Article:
What I want to know is this: what on earth is happening to me?
My friends, family and those who read my columns know I'm a chilli coward. Spices I can handle, chilli I cannot. I find eating food hot with chillies uncomfortable. Beads of sweat collect on my brow. My stomach churns after the meal.
So why have I been craving chilli and heat in the last few weeks?
It started when I went to the Meatsmith pop-up in Cocotte restaurant. The American smokehouse has taken over the restaurant and is offering dishes that reflect Cocotte's location in Little India. However, not only were the spices in some dishes rather muted, but I was also missing the heat.
More recently, while tucking into Oxtail Rendang Pappardelle, part of the new pasta menu at modernSingapore restaurant Wild Rocket, I loved the rempah, or spice paste, that went into the dish, but again was missing the heat. Where was the bite of beef rendang, which usually gets me hot and bothered?
Two pasta dishes later, I relished every hot forkful of Thai Red Curry Duck Confit Fettucine. Finally, lots of chilli.
Spicy Miso Pork
10 dried shiitake mushrooms
1 large onion, 250g to 300g
4 to 5 cloves garlic
100g aka (red) miso (above)
2 Tbs sake
2 Tbs mirin
200ml hot water
1 Tbs cooking oil
500g minced pork
Chilli oil (below) to taste
1 Tbs sesame oil (optional)
Noodles or rice for serving
Sliced chillies, sliced scallions and fresh coriander leaves for garnish
1. The night before cooking, rinse the mushrooms under running water, then soak in room-temperature water in a covered container overnight in the refrigerator.
2. Remove the mushrooms from the refrigerator, squeeze out the water from them. Slice off the stems and use to make vegetable stock or discard. Dice the mushrooms into 1cm to 1.5cm cubes.
3. Peel and finely chop the onion and garlic.
4. Place the miso, sake and mirin in a heat-proof pouring jug. Add hot water and whisk to combine.
5. Pour the cooking oil into a large frying pan set over medium-high heat. Add the onion and stir-fry for 2 minutes, or until translucent. Add the mushrooms and stir-fry for another 2 to 3 minutes. Lower the heat to medium and add the garlic, stir-fry for 1 minute.
6. Add the pork to the pan and break it up. Stir-fry until there is no trace of pink in the pork. Add the miso mixture and stir to mix it well into the pork. When it comes to a boil, turn the heat down to medium-low. Add chilli oil to taste. Let the pork simmer for 3 to 4 minutes. Add sesame oil, stir it into the dish and turn off the heat.
7. Serve over rice or noodles, garnished with sliced chilli, scallions and coriander leaves.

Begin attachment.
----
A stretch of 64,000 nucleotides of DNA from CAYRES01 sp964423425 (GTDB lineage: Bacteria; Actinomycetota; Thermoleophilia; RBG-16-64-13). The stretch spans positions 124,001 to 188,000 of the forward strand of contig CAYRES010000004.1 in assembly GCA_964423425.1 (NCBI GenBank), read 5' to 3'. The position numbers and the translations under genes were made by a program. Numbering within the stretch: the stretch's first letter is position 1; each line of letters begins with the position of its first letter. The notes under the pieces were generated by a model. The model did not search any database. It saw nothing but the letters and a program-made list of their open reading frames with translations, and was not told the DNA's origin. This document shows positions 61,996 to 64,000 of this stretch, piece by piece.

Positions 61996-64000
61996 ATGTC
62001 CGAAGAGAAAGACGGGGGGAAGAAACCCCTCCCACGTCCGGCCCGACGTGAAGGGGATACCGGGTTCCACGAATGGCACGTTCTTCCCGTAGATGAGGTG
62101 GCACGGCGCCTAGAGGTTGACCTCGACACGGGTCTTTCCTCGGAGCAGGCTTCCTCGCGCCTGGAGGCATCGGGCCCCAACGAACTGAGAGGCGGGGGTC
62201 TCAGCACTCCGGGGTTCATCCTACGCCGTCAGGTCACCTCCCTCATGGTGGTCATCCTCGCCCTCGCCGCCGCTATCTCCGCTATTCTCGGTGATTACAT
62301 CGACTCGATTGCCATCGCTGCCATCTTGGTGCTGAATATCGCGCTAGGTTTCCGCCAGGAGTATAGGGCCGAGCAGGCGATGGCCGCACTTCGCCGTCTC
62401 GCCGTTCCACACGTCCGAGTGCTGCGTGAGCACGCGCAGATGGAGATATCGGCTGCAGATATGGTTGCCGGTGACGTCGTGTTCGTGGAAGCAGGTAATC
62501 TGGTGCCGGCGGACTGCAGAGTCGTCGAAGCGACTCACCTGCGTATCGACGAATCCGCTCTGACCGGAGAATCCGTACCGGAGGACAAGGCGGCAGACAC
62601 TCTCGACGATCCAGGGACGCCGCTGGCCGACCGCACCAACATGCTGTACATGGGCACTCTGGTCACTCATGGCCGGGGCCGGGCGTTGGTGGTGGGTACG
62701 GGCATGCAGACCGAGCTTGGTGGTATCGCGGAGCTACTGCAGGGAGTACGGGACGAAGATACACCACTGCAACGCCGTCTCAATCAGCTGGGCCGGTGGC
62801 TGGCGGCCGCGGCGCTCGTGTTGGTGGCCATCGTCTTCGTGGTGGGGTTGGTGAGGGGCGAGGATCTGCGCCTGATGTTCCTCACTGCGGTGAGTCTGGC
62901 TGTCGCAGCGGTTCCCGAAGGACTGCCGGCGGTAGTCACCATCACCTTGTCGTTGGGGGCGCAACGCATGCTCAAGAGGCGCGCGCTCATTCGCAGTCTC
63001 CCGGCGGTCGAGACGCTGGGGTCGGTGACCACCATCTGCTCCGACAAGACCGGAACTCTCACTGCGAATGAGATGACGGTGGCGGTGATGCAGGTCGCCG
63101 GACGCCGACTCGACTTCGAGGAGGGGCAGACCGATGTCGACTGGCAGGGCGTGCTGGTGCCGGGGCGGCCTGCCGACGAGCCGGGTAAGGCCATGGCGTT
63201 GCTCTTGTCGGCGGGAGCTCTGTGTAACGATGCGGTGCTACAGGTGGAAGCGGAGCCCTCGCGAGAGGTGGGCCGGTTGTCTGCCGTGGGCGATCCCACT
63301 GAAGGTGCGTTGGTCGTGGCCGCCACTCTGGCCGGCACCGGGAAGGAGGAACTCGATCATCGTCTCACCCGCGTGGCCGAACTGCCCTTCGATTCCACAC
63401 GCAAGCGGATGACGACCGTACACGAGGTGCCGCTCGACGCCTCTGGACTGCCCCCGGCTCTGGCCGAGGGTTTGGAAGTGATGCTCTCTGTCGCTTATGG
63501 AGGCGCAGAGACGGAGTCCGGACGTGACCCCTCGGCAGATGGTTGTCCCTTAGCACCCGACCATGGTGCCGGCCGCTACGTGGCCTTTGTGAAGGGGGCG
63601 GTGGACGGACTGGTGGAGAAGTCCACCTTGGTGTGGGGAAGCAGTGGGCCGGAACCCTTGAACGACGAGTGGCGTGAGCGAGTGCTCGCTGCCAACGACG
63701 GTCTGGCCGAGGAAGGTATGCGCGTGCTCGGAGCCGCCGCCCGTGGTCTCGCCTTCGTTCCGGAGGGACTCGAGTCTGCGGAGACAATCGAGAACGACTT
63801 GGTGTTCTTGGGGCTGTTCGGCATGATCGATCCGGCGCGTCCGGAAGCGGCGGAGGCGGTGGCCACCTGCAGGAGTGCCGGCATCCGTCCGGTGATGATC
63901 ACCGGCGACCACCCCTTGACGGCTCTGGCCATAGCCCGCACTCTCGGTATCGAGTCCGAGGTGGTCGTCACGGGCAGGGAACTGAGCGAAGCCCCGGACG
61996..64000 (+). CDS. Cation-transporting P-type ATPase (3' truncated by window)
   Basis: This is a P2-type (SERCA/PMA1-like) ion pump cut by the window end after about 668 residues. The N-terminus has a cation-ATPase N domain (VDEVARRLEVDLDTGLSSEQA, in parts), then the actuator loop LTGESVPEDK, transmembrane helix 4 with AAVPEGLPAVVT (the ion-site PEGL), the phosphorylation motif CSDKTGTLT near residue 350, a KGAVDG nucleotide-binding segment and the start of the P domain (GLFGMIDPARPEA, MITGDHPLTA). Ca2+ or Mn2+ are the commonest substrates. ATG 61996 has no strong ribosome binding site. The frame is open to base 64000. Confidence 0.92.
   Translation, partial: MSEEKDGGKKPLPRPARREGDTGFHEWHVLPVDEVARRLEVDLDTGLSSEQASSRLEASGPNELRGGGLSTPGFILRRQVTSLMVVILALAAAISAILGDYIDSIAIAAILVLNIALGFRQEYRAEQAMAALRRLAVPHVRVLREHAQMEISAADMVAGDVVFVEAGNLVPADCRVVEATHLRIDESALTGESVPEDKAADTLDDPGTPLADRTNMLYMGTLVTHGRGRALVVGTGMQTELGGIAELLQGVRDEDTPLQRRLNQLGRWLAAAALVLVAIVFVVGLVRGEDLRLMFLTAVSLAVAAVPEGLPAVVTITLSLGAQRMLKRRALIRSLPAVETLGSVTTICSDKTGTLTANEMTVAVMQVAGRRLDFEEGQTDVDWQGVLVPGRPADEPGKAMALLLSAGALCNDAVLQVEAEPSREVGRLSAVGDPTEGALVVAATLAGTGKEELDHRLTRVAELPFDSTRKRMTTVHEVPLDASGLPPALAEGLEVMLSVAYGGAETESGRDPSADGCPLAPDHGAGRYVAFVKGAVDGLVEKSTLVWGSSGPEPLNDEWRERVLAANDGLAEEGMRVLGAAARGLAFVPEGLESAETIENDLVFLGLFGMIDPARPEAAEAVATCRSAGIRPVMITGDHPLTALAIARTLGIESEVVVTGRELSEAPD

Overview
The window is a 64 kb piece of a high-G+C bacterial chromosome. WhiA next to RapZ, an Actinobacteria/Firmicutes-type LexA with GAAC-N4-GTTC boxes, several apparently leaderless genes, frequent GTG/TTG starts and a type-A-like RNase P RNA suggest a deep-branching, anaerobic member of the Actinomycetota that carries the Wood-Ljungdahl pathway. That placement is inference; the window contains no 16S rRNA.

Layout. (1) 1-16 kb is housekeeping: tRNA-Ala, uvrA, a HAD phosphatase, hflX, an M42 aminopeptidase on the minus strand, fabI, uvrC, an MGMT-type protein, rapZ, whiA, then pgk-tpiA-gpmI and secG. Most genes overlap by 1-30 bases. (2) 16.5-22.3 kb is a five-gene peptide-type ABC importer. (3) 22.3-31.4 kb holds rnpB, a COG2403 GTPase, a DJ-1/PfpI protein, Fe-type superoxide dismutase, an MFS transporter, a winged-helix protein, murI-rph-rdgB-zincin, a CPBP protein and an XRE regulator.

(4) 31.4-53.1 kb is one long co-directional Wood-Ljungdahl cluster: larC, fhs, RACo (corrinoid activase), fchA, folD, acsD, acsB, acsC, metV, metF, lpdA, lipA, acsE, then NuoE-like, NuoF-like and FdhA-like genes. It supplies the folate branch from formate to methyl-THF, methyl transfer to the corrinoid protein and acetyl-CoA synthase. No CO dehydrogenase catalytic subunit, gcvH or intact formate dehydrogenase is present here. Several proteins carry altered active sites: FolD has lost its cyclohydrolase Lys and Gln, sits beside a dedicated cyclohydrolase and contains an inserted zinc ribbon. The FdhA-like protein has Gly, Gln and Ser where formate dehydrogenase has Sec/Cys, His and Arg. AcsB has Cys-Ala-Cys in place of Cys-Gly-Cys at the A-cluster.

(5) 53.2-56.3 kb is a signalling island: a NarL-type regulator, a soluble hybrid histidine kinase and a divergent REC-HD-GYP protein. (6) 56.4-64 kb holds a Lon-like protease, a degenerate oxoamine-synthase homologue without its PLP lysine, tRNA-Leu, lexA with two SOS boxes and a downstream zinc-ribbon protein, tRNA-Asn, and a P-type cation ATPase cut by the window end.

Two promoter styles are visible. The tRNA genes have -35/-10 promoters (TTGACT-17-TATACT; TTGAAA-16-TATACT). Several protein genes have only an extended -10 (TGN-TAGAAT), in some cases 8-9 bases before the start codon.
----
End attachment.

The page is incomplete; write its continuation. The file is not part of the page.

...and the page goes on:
Serves four to six
Some of my friends are dedicated chilli heads who love nothing more than eating sauce made with Carolina Reaper chillies, the hottest in the world. One friend bites into Bhut Jolokias, super hot chillies from India, like they are potato chips.
Others push themselves, adding so much heat to their food that they sweat and cry as they eat. One of them even makes his own hot sauce, one so potent it has to be dispensed carefully, with an eye dropper.
None of these has ever appealed to me, so why now?
It might be the weather (we have been having rainy afternoons and cold nights recently), or, a more likely reason, my tastebuds and palate are changing.
This happens and I take it in my stride. After all, I used to despise coriander leaves as a kid and now I cannot get enough of their fresh, perky flavour. It is the same thing with pineapple and bittergourd, both of which I now love.
So if the universe wants me to have more chilli, well, I will go with the flow.
The recipe this week comes from wanting to add more chilli to my life.
I had been toying with the idea of making a miso ragu. Versions I have come up with - using shiro, or white miso; and awase, or mixed miso, a combination of white and red fermented soya bean paste - have been rather pallid. When I switched entirely to aka, or red miso, the dish started coming alive.
There is no need for salt in this dish because the saltiness in the miso takes care of that. If you do not drink alcohol, leave out the mirin and sake and use beef or ground chicken, instead of pork.
While my miso pork ragu was taking shape, I wondered how I could boost the heat in it. Chilli padi, easily available, is a good option. I decided on chilli oil, thinking it might be hotter.
I started with half a teaspoon and ended up pouring in the entire bottle, opening another one and pouring all of that into the ragu too. Insert Edvard Munch's The Scream emoji here.
Then I cursed myself for not getting chilli padi for the garnish and, instead, using large red chillies, which everyone knows are not hot at all.
I am not saying I am ready for Carolina Reapers, but I might not shun super hot stews and dishes my friends whip up for house parties.